Restoration of New Orleans becomes private-market affair


NEW ORLEANS -- Laurie Vignaud faces a double dilemma: If she rebuilds her wrecked ranch house at 1249 Granada Drive in the great suburban expanse south of Lake Pontchartrain, will her neighbors do the same? And if they do, will that guarantee that their Gentilly neighborhood does not end up an isolated pocket in a diminished, post-Katrina New Orleans?

Nothing in Vignaud's 46 years, not even her job as affordable-housing vice president with Hibernia Bank, the region's biggest financial institution, prepared her for this problem.

From her relocated offices in Houston, she recently confessed, "It's scary. I don't know when I'll ever go home."

Double dilemmas abound in this deeply damaged city and represent considerably more than the start of the slog back from disaster.

Lost amid continued talk of billions in federal aid is the fact that most homeowners and businesses are being left to make the toughest calls on their own.

Lost is that New Orleans' recovery -- which President Bush once suggested would be one of the largest public reconstruction efforts the world has ever seen -- is quickly becoming a private-market affair.

"My constituents have pretty much concluded that it's up to us to put our neighborhood back together and get on with our lives," said Republican City Council member Jay Batt, who represents the Lakeview neighborhood just west of Vignaud's area.

Risks are staggering

To market advocates, this is the way it should be. Rugged individuals settled the American West in the 19th century and can resettle the Crescent City in the 21st.

But the risks that individual New Orleans residents must shoulder in such an on-your-own recovery appear staggeringly large.

"There is no market solution to New Orleans," said Thomas C. Schelling of the University of Maryland, who won this year's Nobel Prize in economics for his analysis of the complicated bargaining behavior that underpins everything from a simple sale to nuclear confrontations.

"It essentially is a problem of coordinating expectations," Schelling said of the task that Vignaud and her neighbors must grapple with. "If we all expect each other to come back, we will. If we don't, we won't.

"But achieving this coordination in the circumstances of New Orleans," he said, "seems impossible."

Prospects for a quick municipal comeback peaked 17 days after the hurricane and flood when President Bush stood before St. Louis Cathedral in historic Jackson Square and told a national television audience that "there is no way to imagine America without New Orleans, and this great city will rise again."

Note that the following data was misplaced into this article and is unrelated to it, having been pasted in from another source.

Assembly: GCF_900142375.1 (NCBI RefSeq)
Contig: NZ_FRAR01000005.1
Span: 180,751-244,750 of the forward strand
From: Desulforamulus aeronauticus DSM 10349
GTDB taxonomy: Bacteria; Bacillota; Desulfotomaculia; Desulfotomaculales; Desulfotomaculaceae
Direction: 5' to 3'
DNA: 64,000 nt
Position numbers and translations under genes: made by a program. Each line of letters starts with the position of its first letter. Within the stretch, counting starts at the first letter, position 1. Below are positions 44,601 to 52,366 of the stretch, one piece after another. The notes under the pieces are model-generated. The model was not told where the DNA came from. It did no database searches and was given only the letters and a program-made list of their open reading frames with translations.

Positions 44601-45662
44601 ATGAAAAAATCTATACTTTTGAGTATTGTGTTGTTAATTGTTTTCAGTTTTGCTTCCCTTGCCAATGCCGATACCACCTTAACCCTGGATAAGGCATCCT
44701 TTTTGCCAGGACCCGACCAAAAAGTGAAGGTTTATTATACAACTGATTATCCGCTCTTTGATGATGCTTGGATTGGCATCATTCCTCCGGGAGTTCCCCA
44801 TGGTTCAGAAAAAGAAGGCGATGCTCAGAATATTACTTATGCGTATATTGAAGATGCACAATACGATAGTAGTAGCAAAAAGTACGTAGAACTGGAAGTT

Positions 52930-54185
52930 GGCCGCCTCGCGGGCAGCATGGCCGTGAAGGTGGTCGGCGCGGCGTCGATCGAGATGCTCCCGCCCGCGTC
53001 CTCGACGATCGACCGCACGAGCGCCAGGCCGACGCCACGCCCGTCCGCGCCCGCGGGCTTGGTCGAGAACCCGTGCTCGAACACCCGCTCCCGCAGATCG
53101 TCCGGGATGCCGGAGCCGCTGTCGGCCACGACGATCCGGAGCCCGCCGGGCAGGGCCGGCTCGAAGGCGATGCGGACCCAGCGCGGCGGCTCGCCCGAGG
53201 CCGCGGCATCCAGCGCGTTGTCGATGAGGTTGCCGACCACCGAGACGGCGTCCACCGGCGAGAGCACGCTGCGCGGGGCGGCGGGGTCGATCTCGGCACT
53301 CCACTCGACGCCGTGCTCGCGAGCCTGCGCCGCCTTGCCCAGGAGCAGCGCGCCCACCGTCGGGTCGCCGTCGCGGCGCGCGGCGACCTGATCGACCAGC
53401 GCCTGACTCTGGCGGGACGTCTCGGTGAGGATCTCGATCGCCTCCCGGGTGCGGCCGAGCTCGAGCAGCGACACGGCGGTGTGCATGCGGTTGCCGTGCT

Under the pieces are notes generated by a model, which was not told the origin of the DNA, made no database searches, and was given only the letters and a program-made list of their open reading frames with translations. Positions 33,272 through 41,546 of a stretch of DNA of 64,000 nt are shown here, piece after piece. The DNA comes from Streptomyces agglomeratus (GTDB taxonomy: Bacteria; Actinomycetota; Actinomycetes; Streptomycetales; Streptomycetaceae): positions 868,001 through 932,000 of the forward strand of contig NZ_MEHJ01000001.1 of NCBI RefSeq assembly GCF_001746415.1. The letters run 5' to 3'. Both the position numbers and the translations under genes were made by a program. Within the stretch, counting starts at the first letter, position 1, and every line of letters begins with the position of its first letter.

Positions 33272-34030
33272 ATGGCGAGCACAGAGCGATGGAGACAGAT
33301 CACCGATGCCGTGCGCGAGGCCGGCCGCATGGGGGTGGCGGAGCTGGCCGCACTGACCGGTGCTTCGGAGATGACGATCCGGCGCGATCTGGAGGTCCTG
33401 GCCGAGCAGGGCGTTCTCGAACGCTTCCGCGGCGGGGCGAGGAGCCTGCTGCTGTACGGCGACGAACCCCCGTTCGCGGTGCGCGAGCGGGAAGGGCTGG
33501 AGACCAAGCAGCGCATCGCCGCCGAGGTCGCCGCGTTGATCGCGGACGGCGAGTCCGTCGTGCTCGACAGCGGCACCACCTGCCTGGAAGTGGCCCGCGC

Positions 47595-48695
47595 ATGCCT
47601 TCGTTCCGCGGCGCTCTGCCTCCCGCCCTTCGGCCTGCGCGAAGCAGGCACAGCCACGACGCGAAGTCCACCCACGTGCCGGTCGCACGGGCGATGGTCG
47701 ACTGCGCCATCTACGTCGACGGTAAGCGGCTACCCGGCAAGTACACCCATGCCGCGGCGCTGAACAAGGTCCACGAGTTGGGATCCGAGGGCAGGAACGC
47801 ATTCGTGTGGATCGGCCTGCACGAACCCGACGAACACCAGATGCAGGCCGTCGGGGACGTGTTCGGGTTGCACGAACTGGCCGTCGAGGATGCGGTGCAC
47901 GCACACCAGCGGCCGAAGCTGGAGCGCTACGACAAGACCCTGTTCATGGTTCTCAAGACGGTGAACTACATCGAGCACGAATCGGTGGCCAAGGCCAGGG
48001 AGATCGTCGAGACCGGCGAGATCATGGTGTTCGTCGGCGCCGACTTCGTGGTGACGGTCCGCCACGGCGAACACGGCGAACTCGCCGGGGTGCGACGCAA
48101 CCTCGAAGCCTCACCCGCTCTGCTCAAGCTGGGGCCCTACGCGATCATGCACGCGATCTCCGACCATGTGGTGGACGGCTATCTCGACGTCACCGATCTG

The hopes thus raised were kept alive for several months. The president sought first one, then two, acts of emergency spending totaling $62 billion. The Army Corps of Engineers quickly signed contracts to rebuild the city's protective levees to their pre-storm condition.

The Federal Emergency Management Agency announced it would award 60,000 households the maximum allowable relief of $26,200.

A steady stream of planning conferences by architects, urban experts and political leaders spread the good word that major metropolises never die.

New reality

But in recent weeks, a new reality has settled in as agencies that were stepping up to help guide the city's comeback have stepped down.

FEMA said it would stop covering the hotel costs of more than 50,000 households at the beginning of this month -- later extended until January -- even while acknowledging that many, especially in New Orleans, will have trouble finding alternative accommodations.

Despite repeated pleas, the Corps and the White House refused to promise any strengthening of the levees beyond what's already under way.

Investigators, meanwhile, concluded that several of the protective walls that failed did not meet Corps-approved standards, a discovery that raised doubts about the safety of the entire levee system.

Emergency spending slowed sharply.

The national flood insurance program temporarily suspended claims payments for Katrina, and program officials hinted broadly that they will tighten eligibility requirements to obtain coverage for the next one.

Even the tiny agency charged with gauging the elevation of America's ground added an unexpected hurdle. It quietly announced that New Orleans and environs sunk more than anticipated, forcing it to replace all of its measuring sticks. The result is that New Orleans residents will have to build higher to escape future floods.

With so many new strikes against it, the city's recovery, already grindingly slow, has ground slower.

Three months after the storm, Entergy New Orleans, the bankrupt utility that serves the city, said that 55,000 of its 190,000 customers have resumed electrical service. Municipal officials estimate that less than one-third of the population has returned to live.

To an extent almost inconceivable a few months ago, the only real actors in the rebuilding drama at the moment are the city's home and business owners.

Left on their own

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